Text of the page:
Saturday 22 July 2017

Backlash against May's proposals to safeguard rights of expats in UK

British Prime Minister Theresa May speaks with Taoiseach Leo Varadkar and Dutch Prime Minister Mark Rutte at the EU Summit in Brussels. Photo: Geert Vanden Wijngaert
British Prime Minister Theresa May speaks with Taoiseach Leo Varadkar and Dutch Prime Minister Mark Rutte at the EU Summit in Brussels. Photo: Geert Vanden Wijngaert

Sarah Collins

British Prime Minister Theresa May's proposal to safeguard residency rights of European Union citizens living in the UK has been hit with a backlash.

Mrs May told EU leaders over dinner at a summit in Brussels on Thursday that almost all three million EU citizens in the UK will be able to continue living there after Brexit, saying she wanted to offer them as much certainty as possible about their futures.

But many expat groups in Britain criticised the proposals as being scant on detail and not promising the freedoms they currently enjoy.

For example, EU citizens living in the UK currently have more rights than British citizens when it comes to being joined by non-EU spouses and other family members.

Whether that remains the case could become a matter for negotiation. European Commission President Jean-Claude Juncker said: "It's a first step, but this step is not sufficient."

Summit chair Donald Tusk said it was "below expectations" and "risks worsening the situation of citizens".

Taoiseach Leo Varadkar was also wary, saying it was a "positive gesture" but that the EU had to "see the details".

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"We don't know how exactly it's going to work," he said, "and it does only form one part of a negotiation process that involves many other issues."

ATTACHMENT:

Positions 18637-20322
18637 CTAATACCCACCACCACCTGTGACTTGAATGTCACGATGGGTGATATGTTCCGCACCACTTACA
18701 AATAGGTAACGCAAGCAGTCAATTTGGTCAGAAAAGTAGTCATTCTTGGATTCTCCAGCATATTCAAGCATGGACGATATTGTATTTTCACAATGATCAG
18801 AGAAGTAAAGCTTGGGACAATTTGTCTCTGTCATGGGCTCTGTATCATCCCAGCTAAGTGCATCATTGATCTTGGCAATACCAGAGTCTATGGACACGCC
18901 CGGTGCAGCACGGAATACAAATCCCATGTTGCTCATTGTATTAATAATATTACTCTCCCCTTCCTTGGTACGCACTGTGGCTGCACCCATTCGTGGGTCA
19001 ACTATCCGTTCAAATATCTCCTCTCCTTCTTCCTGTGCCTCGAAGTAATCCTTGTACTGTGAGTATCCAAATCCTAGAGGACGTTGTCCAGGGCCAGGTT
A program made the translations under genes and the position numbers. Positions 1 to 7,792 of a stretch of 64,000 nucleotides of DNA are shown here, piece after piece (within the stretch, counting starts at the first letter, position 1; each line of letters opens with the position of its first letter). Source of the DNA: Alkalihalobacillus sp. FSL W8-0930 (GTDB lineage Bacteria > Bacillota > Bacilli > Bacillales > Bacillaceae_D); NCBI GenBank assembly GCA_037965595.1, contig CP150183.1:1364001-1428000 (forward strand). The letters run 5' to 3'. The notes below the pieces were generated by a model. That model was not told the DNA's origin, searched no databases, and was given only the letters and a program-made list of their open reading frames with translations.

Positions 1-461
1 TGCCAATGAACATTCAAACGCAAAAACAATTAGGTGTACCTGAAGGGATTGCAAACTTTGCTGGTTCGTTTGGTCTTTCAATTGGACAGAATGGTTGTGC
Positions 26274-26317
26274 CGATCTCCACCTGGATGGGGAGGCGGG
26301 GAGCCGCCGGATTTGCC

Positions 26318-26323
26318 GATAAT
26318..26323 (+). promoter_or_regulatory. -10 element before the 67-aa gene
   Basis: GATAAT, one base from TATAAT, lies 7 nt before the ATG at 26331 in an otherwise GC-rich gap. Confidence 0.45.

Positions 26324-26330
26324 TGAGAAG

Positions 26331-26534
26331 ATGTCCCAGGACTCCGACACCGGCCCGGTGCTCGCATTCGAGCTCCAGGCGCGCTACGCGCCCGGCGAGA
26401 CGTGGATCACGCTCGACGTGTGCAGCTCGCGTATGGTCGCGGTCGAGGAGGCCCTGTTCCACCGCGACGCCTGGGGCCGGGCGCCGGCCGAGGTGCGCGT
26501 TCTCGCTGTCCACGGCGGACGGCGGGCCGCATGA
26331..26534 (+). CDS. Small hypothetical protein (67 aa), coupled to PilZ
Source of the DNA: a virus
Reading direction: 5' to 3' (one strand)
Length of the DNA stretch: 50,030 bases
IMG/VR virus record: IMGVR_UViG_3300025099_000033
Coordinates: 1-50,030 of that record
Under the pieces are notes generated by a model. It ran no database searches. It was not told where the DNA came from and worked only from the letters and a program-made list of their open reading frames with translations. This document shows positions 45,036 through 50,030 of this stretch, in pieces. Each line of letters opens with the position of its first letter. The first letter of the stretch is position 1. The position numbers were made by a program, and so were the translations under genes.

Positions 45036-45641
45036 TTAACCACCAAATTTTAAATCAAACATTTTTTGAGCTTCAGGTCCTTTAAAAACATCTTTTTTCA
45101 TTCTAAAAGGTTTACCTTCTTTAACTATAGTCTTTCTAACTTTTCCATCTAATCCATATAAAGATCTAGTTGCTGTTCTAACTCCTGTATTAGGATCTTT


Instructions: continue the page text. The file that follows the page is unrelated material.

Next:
London mayor Sadiq Khan said Mrs May's plan "doesn't go anywhere near" giving certainty to the 3.2 million EU citizens currently living in the UK.

Meanwhile, the Taoiseach has backed special treatment for the North in a Brexit deal.

Foreign Affairs Minister Simon Coveney this week told the Irish Independent Northern Ireland should be granted a special deal to keep it linked in with the customs union, and that any type of Border would be seen as a failure.

Read More: DUP's talks with Tories 'a distraction for Stormont'

Sinn Féin is pushing for a "special status" that would keep the North in the EU, but Mr Varadkar insisted that was "not what we're talking about".

Issue

"What we're talking about in Government is a recognition of the fact that we have a unique issue and a unique difficulty with the Border, and that we will need special status, special arrangements, special measures - call it what you will - that recognise that and allow us to achieve our objective, which is that normal trade north and south should continue, that normal movement of people north and south should continue."

The issue came up during a meeting Mr Varadkar had with German Chancellor Angela Merkel yesterday morning and during Thursday night's summit of the 27 EU leaders.

Irish Independent

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